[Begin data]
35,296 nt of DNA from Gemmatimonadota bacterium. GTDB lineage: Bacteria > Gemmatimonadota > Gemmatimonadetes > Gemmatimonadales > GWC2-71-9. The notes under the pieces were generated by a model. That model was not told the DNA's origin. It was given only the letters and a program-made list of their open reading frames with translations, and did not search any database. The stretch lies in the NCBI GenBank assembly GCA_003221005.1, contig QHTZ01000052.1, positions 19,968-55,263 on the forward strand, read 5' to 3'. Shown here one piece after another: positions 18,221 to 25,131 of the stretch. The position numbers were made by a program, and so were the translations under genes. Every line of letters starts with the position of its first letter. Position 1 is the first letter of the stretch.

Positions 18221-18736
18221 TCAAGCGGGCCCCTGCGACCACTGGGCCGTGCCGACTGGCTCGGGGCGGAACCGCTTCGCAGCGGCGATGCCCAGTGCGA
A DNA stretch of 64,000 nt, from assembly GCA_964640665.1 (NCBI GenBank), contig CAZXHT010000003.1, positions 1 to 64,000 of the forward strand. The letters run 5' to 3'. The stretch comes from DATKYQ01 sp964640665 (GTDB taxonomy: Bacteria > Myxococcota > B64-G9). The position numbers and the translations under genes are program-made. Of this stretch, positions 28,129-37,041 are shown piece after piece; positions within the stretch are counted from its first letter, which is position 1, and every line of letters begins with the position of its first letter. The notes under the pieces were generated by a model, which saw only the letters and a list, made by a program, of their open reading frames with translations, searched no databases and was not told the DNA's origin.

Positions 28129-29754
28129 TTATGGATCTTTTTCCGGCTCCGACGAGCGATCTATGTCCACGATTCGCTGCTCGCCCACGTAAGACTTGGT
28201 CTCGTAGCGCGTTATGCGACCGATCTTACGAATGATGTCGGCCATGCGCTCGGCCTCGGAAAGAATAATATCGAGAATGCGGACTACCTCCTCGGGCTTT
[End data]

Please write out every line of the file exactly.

35,296 nt of DNA from Gemmatimonadota bacterium. GTDB lineage: Bacteria > Gemmatimonadota > Gemmatimonadetes > Gemmatimonadales > GWC2-71-9. The notes under the pieces were generated by a model. That model was not told the DNA's origin. It was given only the letters and a program-made list of their open reading frames with translations, and did not search any database. The stretch lies in the NCBI GenBank assembly GCA_003221005.1, contig QHTZ01000052.1, positions 19,968-55,263 on the forward strand, read 5' to 3'. Shown here one piece after another: positions 18,221 to 25,131 of the stretch. The position numbers were made by a program, and so were the translations under genes. Every line of letters starts with the position of its first letter. Position 1 is the first letter of the stretch.

Positions 18221-18736
18221 TCAAGCGGGCCCCTGCGACCACTGGGCCGTGCCGACTGGCTCGGGGCGGAACCGCTTCGCAGCGGCGATGCCCAGTGCGA
A DNA stretch of 64,000 nt, from assembly GCA_964640665.1 (NCBI GenBank), contig CAZXHT010000003.1, positions 1 to 64,000 of the forward strand. The letters run 5' to 3'. The stretch comes from DATKYQ01 sp964640665 (GTDB taxonomy: Bacteria > Myxococcota > B64-G9). The position numbers and the translations under genes are program-made. Of this stretch, positions 28,129-37,041 are shown piece after piece; positions within the stretch are counted from its first letter, which is position 1, and every line of letters begins with the position of its first letter. The notes under the pieces were generated by a model, which saw only the letters and a list, made by a program, of their open reading frames with translations, searched no databases and was not told the DNA's origin.

Positions 28129-29754
28129 TTATGGATCTTTTTCCGGCTCCGACGAGCGATCTATGTCCACGATTCGCTGCTCGCCCACGTAAGACTTGGT
28201 CTCGTAGCGCGTTATGCGACCGATCTTACGAATGATGTCGGCCATGCGCTCGGCCTCGGAAAGAATAATATCGAGAATGCGGACTACCTCCTCGGGCTTT